Child abuse, the Pope and organized skepticism…now what?
There is a literal fire storm going on on Twitter , and the catalyst I would say is Rebecca Watson’s entry about the pope, to which I linked here earlier today. Venerable names in skepticism are wondering out loud what the “movement’s” involvement with this issue should be? Should we actively seek the pope’s indictment? Should we just endorse it, without getting involved too much? Should we shrug our shoulders and say “that’s not my job“? Twitter may not be the best medium to discuss this issue; 140 charachters are too little for us to be able to have any meaningful discussion, so I decided to elaborate my position here.
So let us get the technicalities out of the way: this is a purely legal issue. The pope stands accused of covering up for child rapists. Some facts have made their way into the public sphere. As is the case with most things like this, many more very likely have not. Should the pope be held responsible? Probably. Is he guilty? I do not know! That is why we have a legal system, to sort these sort of things out. The question “Is the pope responsible and if yes to what extent?” is not a skeptical issue; nor is it an atheist issue. It is simply, purely a legal matter.
So from this point of view, skepticism, as a movement, has not much constructive to add to the discussion. The question then becomes, what, if any, should our involvement be? This is where it becomes a bit more of a personnal choice, and it is open to speculation. One can easily maintain that the religious beliefs is what induced the behavior, but one can just as easily maintain that greed and concern for the institution and it’s well being is what induced the behavior. Or one may come up with a host of other reasonable explanations. I do not think that enough evidence has come to light for us to pretend to know for sure what motivated the alleged misbehavior. So far, it seems that a concern about the church and the church’s reputation might be the front runner. If that were the case, what should organized skepticm’s involvement be?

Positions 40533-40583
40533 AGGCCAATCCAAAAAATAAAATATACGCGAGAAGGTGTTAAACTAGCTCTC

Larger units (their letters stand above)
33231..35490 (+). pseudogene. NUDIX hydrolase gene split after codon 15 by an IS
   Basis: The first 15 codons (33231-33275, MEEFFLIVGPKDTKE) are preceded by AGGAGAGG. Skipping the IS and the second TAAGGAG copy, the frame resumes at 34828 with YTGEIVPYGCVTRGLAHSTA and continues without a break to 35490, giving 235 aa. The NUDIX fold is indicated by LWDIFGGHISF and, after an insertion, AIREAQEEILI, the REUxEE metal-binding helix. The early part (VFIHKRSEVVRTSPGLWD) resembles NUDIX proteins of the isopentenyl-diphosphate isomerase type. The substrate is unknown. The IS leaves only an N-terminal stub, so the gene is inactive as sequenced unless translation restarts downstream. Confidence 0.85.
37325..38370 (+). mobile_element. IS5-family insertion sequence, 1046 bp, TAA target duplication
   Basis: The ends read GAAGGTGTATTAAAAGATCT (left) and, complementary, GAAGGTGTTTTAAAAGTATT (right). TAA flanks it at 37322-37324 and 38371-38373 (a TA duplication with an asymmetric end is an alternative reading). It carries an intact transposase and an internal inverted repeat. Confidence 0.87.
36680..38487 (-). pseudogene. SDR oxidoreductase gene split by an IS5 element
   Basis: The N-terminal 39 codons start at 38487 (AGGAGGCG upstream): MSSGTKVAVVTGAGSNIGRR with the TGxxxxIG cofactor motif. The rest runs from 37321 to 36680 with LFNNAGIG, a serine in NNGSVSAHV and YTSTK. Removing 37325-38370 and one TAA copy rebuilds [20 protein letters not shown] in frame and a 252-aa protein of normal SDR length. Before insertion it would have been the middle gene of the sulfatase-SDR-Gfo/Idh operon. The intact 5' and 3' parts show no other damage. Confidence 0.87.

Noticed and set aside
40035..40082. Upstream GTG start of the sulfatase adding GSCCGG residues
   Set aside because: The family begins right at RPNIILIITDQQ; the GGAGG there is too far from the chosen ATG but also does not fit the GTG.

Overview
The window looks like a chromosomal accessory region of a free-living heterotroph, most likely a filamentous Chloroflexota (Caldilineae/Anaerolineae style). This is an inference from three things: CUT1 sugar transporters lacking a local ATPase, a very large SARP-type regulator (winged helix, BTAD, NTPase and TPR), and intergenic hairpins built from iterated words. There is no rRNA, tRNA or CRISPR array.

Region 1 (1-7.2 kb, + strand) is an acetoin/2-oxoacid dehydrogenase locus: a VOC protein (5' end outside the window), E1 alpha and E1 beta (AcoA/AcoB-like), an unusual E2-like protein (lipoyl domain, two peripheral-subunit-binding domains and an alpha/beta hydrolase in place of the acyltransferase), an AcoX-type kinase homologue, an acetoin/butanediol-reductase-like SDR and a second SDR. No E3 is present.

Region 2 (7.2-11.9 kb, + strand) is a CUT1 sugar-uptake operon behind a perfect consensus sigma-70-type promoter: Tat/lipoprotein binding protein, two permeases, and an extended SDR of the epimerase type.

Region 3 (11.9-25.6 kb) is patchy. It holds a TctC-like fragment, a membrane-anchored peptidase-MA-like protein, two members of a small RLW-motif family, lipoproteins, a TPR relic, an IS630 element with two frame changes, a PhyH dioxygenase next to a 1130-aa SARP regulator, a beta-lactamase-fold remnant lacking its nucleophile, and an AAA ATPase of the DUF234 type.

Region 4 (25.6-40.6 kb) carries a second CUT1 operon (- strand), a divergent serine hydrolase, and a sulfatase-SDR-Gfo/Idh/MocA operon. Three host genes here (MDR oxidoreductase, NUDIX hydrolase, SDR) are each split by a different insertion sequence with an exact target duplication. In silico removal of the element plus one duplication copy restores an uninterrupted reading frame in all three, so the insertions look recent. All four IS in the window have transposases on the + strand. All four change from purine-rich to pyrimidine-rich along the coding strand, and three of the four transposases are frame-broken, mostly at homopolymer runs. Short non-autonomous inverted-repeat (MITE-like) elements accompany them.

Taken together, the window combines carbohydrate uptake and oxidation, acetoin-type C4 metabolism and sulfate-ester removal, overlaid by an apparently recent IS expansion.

I think the correct answer here is: whatever the individual skeptic feels is the right thing! This is not a skeptical issue, technically speaking, so it would be hard to argue what the movement’s response should be! On the other hand, we are all human beings, and we all have emotional responses, as we should, especially to cases so morally clear cut as child rape is. So from the human point of view, we should all feel that outrage and that desire to see whoever is responsible brought to justice. Except that we’re seeing what appears to be a lack of response in the eyes of daming evidence, and one can only wonder how much the fact that this is the pope we’re talking about has to do with anything. Is there a ridiculous double standard playing in front of our eyes? Possibly, which should make our skeptical minds get back in gear, because something that goes counter to critical thinking is, at least partially, within our area of expertise.
However, I do not agree with those that maintain that skepticism, including the skeptical organizations out there, ought to keep quiet about this issue. There is nothing wrong with a skeptical organization showing support for something they think is right, even something not within their area of expertise. For example, what would be wrong if the JREF endorsed the idea of legal action towards the pope? Sure they are not a moral authority, nor a legal one, but they have their own morals nevertheless. If these morals are offended by what has happened, what is the problem with them expressing that? Does that mean that CFI is bound by JREF’s actions? Of course not, JREF does not speak for all skeptics or for skepticism as a movement; JREF is allowed to maintain positions that may leave a sour note on some skeptic’s collective mouths.
In fact, I think that showing emotion, speaking up when issues such as these are involved are very important public relations tools. We want to break the public misconception that sketpics are cynical, cold, emotionless robots, right? Well then let us show some emotion; let us show that we have a highly evolved moral code; let us break the stereotype that we’re only against stuff by showing that we are for something that many other people can relate with. And let us, those of us to whom this issue is important enough to speak out, do so without being told “it’s not your job“.